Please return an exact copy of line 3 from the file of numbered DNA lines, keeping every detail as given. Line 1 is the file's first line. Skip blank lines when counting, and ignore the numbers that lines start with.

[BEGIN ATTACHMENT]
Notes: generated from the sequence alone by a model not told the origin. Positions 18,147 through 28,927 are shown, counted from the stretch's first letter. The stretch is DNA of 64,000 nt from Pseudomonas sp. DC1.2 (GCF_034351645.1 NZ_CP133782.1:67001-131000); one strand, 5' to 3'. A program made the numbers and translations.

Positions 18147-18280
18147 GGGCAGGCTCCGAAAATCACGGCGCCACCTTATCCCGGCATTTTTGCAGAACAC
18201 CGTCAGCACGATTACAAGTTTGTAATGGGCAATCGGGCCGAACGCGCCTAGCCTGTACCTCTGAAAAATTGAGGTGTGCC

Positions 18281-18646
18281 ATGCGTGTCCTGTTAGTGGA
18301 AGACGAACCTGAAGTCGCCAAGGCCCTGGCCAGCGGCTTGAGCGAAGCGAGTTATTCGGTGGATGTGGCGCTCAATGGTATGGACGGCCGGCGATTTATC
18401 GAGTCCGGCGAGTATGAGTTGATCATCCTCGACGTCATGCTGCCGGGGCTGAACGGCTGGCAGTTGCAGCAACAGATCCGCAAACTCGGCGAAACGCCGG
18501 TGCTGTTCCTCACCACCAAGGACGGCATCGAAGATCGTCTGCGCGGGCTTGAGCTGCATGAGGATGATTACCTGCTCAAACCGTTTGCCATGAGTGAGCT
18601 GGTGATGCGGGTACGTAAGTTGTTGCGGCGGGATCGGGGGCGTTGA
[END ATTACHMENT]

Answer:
18147 GGGCAGGCTCCGAAAATCACGGCGCCACCTTATCCCGGCATTTTTGCAGAACAC